Hearing Test Response May ID Newborns at Risk for Autism
THURSDAY, Nov. 19, 2020 -- Newborns exhibit neurophysiological variation associated with autism spectrum disorder (ASD), according to a report published online Nov. 2 in Autism Research.
Oren Miron, from Harvard Medical School in Boston, and colleagues collected auditory brainstem response (ABR) data on 139,154 newborns from their Universal Newborn Hearing Screening, including 321 who were subsequently diagnosed with ASD.
The researchers found that compared with the non-ASD newborns, ASD newborns had significant prolongations of the ABR phase and V-negative latency. Compared with previous studies in older ASD samples, newborns in the ASD group also exhibited greater variance in their latencies; this was likely partially due to low intensity of the ABR stimulus.
"We know autism spectrum disorder is connected to how children process sound, so even if the child's hearing is normal, it can still be processed differently," a coauthor said in a statement. "With better understanding of how ABR testing can be used to identify at-risk babies, we can flag children who might be at risk."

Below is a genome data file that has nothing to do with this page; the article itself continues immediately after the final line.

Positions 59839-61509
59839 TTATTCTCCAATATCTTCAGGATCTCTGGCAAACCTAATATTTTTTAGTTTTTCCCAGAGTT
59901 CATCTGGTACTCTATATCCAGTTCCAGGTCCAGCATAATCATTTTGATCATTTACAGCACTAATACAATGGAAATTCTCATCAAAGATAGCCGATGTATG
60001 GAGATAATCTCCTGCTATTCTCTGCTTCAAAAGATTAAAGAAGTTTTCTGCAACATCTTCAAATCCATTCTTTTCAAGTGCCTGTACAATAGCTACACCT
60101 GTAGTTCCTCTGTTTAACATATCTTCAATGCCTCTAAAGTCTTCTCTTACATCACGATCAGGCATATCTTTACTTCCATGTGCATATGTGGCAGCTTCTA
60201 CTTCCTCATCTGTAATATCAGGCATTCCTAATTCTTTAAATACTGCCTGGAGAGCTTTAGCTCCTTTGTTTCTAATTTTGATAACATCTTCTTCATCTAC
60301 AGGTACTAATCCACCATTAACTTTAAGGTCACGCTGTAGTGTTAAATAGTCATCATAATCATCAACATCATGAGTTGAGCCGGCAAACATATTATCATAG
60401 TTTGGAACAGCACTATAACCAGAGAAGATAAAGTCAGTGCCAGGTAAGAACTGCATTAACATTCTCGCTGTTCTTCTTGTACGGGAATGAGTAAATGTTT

© 2020 HealthDay. All rights reserved.
Posted: November 2020
Read this next
THURSDAY, Oct. 29, 2020 -- Maternal use of valproic acid, but not lamotrigine, is associated with an increased risk for autism spectrum disorder (ASD) and...
MONDAY, Oct. 19, 2020 -- Children with autism spectrum disorder (ASD) and/or attention-deficit/hyperactivity disorder (ADHD) have more doctor and hospital visits during infancy,...
WEDNESDAY, Oct. 14, 2020 -- Exposure to maternal epidural analgesia during vaginal delivery may increase the later risk for autism spectrum disorders (ASD) for children, according...
More News Resources
- FDA Medwatch Drug Alerts
- Daily MedNews
- News for Health Professionals
- New Drug Approvals
- New Drug Applications
- Drug Shortages
- Clinical Trial Results
- Generic Drug Approvals
- Monthly Update Archive
Subscribe to our Newsletter
Whatever your topic of interest, subscribe to our newsletters to get the best of Drugs.com in your inbox.